Wednesday, June 02, 2010

Discussion Topic

They won't have AK to try to kick around anymore

For four years, we were dazzled by Columbia's once-in-a-generation wide receiver Austin Knowlin.

For four years, we loved seeing him get open even when everyone in the stadium knew he was going to be the intended receiver.

For four years, we loved hearing how Knowlin's presence on the field "drew a crowd," allowing the other receivers to go up against single coverage or even no coverage.

But now, Knowlin is gone and the question is: how much will the Columbia offense suffer?

You could be optimistic and say the Lions will either make up for "AK's" absence through the running game, or simply by spreading the ball around to a wider array of receivers.

You could be pessimistic and say Columbia will struggle, especially in obvious passing situations.

The good news is two of Columbia's better passing threats in 2009 return this fall in TE Andrew Kennedy and WR Mike Stephens. The even better news is that they both return as co-captains and you know they're 100% invested in the teams 2010 success.

The bad news is someone could argue that both Kennedy and Stephens benefitted greatly from Knowlin's presence on the field, and there's no telling how strong they'll be on their own.

The good news is the receiving corps is unusually large. There are already eleven WR's on the current roster, (if you include Kurt Williams and Brian DeVeau who are switching to WR), and another eight WR's that we know about already in the freshmen class, (or eight players with WR experience). Basically, we're looking at a bumper crop of about 20 wide receivers for 2010 and the chances of another one or two being top quality are pretty good.

The bad news is 20 wide receivers may be a bit too many for the coaches to get a good quick read on the best weapons available.

Of all the discussions about the variables for the upcoming season, this one may be the most important. So I'm asking my readers to answer the following question:

"What will Columbia do this season to overcome the loss of Austin Knowlin?"

You know where to write your answers.

One More Thought...

How funny/odd is it that Dartmouth's shortest road trip in 2010 is the October 23rd game at Columbia?

It's funny and odd because Dartmouth is Columbia's longest road trip in the Ivies.

Last fall, I published a list of all the distances between Ivy teams and it turned out Yale and Columbia have the shortest average trip mileage while Cornell and Dartmouth have the longest distances to travel in any given year.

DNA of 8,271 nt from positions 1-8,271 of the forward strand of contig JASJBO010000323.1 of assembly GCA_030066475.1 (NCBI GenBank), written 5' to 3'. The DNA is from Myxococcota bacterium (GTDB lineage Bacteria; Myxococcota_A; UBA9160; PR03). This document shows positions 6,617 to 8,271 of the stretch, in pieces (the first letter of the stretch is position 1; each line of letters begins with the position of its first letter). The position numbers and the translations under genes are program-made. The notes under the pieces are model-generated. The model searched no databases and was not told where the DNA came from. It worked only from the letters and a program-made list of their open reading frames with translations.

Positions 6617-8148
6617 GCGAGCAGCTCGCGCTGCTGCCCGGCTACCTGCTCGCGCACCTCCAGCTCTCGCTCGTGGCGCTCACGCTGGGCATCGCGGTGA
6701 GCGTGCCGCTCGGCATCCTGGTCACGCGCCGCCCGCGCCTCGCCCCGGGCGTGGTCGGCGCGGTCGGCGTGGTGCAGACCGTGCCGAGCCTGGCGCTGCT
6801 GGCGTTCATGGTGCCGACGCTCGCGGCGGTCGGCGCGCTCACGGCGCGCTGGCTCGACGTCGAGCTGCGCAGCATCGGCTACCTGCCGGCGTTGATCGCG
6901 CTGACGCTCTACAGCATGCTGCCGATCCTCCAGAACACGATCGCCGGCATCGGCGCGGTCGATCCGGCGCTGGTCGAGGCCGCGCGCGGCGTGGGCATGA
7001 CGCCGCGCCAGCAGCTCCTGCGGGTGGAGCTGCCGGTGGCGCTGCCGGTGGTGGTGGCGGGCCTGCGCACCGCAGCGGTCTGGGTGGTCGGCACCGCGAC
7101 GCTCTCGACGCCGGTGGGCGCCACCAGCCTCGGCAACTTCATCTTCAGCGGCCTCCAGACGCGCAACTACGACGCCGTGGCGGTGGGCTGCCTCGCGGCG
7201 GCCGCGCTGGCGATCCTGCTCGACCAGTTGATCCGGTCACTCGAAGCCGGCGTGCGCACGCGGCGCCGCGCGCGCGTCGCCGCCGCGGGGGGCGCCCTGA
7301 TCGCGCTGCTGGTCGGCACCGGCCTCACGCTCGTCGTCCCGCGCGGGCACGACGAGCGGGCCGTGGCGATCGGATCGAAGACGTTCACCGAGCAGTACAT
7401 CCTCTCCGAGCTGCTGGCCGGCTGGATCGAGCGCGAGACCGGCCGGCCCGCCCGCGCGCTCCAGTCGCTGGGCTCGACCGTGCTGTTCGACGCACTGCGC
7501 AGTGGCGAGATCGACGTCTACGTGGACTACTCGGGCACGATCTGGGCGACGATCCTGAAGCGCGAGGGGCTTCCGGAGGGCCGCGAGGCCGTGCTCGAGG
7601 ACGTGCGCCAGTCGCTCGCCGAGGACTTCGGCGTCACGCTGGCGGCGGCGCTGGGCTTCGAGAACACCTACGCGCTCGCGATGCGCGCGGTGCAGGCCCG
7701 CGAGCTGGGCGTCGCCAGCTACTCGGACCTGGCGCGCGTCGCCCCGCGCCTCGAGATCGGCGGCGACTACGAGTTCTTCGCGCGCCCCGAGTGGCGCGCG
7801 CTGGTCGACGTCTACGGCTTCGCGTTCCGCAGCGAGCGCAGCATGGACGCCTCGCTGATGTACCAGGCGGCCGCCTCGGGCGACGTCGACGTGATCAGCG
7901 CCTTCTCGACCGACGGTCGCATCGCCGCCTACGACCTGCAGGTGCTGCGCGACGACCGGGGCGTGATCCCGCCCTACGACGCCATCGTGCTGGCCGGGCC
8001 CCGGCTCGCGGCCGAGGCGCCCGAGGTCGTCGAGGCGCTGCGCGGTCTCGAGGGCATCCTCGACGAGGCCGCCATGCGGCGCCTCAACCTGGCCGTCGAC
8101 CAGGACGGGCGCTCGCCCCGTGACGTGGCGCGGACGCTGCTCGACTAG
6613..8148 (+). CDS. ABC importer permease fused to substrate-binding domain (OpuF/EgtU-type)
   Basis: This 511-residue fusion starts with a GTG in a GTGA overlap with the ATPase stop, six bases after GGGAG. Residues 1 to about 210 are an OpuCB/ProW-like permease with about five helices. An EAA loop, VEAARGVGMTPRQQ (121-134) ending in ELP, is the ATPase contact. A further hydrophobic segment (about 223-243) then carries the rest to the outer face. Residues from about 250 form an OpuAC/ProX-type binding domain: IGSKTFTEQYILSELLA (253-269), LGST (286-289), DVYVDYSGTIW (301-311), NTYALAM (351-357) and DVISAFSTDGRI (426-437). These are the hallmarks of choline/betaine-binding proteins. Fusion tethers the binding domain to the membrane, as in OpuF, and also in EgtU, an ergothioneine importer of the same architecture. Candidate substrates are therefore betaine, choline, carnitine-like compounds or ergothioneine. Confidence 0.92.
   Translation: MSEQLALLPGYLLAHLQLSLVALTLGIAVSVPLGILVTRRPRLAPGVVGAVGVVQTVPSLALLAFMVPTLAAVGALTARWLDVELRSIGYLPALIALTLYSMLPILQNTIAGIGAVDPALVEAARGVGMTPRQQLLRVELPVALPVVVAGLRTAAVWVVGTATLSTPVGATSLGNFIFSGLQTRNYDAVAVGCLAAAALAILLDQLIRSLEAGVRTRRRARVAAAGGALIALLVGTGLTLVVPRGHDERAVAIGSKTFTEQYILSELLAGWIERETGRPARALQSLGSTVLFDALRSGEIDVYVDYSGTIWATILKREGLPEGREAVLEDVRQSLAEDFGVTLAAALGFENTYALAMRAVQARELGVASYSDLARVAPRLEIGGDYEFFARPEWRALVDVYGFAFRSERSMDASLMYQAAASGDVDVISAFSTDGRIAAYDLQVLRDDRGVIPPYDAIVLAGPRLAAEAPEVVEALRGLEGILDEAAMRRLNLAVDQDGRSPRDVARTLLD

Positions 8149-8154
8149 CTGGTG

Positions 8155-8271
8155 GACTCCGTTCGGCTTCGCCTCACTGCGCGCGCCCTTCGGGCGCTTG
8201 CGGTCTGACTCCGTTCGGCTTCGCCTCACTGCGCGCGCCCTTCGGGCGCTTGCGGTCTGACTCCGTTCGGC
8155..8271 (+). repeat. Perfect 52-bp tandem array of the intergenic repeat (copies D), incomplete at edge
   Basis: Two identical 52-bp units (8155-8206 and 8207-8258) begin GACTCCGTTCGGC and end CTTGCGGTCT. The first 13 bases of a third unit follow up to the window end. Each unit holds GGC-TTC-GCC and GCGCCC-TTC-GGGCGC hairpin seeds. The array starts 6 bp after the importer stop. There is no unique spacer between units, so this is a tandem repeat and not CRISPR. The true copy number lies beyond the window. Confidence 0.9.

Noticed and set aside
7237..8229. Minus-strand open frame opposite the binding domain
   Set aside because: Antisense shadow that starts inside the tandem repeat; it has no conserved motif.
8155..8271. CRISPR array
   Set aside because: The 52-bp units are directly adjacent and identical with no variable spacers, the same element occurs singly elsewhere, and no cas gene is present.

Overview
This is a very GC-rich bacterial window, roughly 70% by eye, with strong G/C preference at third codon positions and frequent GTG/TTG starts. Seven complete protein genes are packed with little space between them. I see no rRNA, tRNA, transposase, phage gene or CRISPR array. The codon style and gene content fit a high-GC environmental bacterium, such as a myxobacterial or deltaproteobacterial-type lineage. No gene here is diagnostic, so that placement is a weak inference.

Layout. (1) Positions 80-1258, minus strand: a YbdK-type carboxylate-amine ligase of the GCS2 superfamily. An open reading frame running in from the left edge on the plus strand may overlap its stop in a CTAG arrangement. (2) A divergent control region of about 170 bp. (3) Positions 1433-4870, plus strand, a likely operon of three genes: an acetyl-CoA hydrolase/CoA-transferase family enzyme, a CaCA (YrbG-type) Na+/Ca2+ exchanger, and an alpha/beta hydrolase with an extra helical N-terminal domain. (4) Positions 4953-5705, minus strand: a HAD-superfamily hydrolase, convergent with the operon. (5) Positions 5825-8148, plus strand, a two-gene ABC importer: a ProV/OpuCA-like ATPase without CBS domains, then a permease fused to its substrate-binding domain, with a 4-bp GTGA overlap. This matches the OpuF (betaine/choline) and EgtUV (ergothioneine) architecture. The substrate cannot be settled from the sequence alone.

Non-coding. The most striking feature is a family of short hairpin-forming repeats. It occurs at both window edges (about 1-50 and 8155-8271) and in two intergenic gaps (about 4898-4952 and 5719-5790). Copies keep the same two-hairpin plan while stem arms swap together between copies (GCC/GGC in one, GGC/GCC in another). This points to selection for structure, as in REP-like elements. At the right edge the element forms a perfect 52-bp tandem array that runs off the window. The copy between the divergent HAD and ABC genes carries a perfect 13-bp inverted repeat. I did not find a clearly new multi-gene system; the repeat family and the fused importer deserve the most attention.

It pays to be centrally located.


Visits to this blog in May were up 26.3% year over year! Thanks!


At Wed Jun 02, 02:22:00 AM GMT+7, Anonymous 4thNTen said...

The question of a succesful receiving corp and who in that corp is the most productive can depend as much on what type QB is running the offense as it can the skill level of the receivers (A K being the exception). The really accurate drop-back QB can make your wide outs look very good while the scrambling QB,with good reading abilities can create big receiving stats for the tight ends,running backs ,and wide outs that have the bodies to go over the middle. So tell us who is our starting QB and we can tell you who might have success receiving.

At Wed Jun 02, 02:28:00 AM GMT+7, Blogger Jake said...

I'd say it's fairly obvious that Sean Brackett is the #1 QB on the depth chart right now.

At Wed Jun 02, 03:02:00 AM GMT+7, Anonymous Anonymous said...

Not only #1 QB on the depth chart, but likely First Team All-Ivy.

At Wed Jun 02, 06:07:00 AM GMT+7, Anonymous Anonymous said...


I think you're making too much of the loss of Knowlin. With the new recruits added to what we already have, there's more talent and speed than ever. Just a matter of how it all plays out.

At Wed Jun 02, 06:20:00 AM GMT+7, Anonymous Anonymous said...

Actually there are 9 (not 8) incoming freshmen whose primary or secondary position is wide receiver. You may have left out Maurice Rothschild, who is listed on your roster only as a CB but actually is generally regarded as a WR first and foremost (as well as a pretty good QB).

There are also some very good tight ends coming in including Hamilton Garner who is reputed to have WR speed (and was voted Top Tight End in his county consisting of 27 high schools).

At Wed Jun 02, 05:09:00 PM GMT+7, Blogger HBShannon said...

Only a satrist and/or a New Yorker could consider New York as "centrally located".

From the "Midwest"

At Wed Jun 02, 07:00:00 PM GMT+7, Blogger Jake said...

Well, I meant that NYC is centrally located for the Ivies. Three of opposing teams are extremely close, (Yale, Penn and Princeton), while Harvard and Brown are less than one-tank trips. Cornell and Dartmouth are the only rough trips... but they're rough trips for everyone.

At Thu Jun 03, 01:31:00 AM GMT+7, Anonymous Anonymous said...

AK scored 7 out of the 32 TDs scored by the Lions in 2009. While this is notable, I do not believe this is so dominant as to be impossible or even that heard to replace. With Brackett's mobility and a deep class of receivers and some wildcards in the incoming frosh class (e.g., Garrett, Andrade)...opposing defenses may still have threats to contend with. If anything, I think we have the chance to be a more potent offense, if key players stay healthy.


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